Hedgemans Medical Centre in Dagenham ‘must improve’ patient confidentiality
- Credit: Archant
A GP surgery in Dagenham has been slammed after confidential conversations between patients and their doctors were overheard from a nearby waiting room.
Hedgemans Medical Centre in Hedgemans Road, has been told it “must improve” in patient confidentiality following the shocking find during an inspection by the Care Quality Commission (CQC).
In a report released last week, the practice which has 5,800 patients on its books, was also rated as “requires improvement” in being caring and well-led.
However the practice was rated “good” in being safe, response to people’s needs and effective.
On the day of the inspection last August, patients said one particular GP was “not good at explaining tests and treatments and involving them in decisions about their care”, saying they would “therefore prefer not to be seen by them”.
You may also want to watch:
Only 76 per cent of patients described the overall experience of the practice as good compared to the national average of 85pc. Meanwhile only two-thirds (67pc) of patients said they would recommend the centre – compared to the much higher national average of 79pc.
Staff also said translation services were not available for patients who did not speak English as a first language.
- 1 Work to begin on river bus pier at Barking Riverside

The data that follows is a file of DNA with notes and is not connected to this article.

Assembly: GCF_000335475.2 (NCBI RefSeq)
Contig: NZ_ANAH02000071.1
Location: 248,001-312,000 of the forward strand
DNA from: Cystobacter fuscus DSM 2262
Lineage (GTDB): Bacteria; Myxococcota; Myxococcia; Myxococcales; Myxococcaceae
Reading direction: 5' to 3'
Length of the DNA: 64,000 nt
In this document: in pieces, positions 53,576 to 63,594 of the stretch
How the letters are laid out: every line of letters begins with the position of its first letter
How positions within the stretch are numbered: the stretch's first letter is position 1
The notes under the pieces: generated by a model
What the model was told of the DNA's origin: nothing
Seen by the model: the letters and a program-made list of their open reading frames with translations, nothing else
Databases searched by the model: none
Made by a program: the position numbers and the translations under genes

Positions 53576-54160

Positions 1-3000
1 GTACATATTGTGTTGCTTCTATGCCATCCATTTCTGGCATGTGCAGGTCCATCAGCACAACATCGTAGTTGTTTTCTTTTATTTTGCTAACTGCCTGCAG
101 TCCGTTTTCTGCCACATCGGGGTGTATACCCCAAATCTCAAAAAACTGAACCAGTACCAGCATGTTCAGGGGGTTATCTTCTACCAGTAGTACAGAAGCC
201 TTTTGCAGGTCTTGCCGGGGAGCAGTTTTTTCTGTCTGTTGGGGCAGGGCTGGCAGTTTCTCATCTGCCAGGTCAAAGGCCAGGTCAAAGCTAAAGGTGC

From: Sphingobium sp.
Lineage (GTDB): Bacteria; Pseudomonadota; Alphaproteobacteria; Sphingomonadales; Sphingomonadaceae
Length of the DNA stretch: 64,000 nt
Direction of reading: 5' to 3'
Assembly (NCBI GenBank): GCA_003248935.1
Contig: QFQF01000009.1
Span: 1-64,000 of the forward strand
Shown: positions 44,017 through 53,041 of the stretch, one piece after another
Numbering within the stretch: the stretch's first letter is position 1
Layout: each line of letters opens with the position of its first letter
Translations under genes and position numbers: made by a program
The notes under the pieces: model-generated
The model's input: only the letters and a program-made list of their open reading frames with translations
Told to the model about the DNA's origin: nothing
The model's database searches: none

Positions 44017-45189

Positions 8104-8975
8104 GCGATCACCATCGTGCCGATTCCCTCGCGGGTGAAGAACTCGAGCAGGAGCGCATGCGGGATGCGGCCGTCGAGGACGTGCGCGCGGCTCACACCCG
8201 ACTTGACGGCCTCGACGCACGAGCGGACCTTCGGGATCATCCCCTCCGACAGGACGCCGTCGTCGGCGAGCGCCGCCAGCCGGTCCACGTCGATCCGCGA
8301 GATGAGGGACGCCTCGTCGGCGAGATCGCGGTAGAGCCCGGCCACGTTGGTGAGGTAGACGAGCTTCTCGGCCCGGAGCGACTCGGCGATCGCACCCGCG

- 2 Teenage pedestrian in hospital after Dagenham crash
- 3 Work begins on £1.8m arts centre transformation in Barking
- 4 Man, 19, stabbed in thigh in Dagenham
- 5 Man praises community spirit after flood water threatens homes in Dagenham
- 6 East London travel disruption round-up for the week ahead
- 7 Murder investigation in Dagenham after man dies in street
- 8 Man charged with murder after fatal Dagenham assault
- 9 Former child refugee who founded Barking women's service up for award
- 10 Parkrun returns to east London: Where can you join in?
Inspectors found there was a clear staffing structure and that employees were aware of their own roles and responsibilities. However, they also noted staff had not formally documented a recent health and safety risk assessment.
While employees felt “respected, valued and supported”, the patients’ participation group (PPG) did not meet regularly and said they had not been informed what their role was.
They also did know that practice telephone lines were now closed during lunchtime hours.
Despite this, the practice was found to be responsive to people’s needs. Practice hours had been extended from Monday to Wednesday for working patients, and there were longer appointments available for patients with a learning disability.
The provider has been asked to improve patients’ privacy and improve their health and safety risk assessment to improve the quality of services.
The surgery has been contacted for a comment.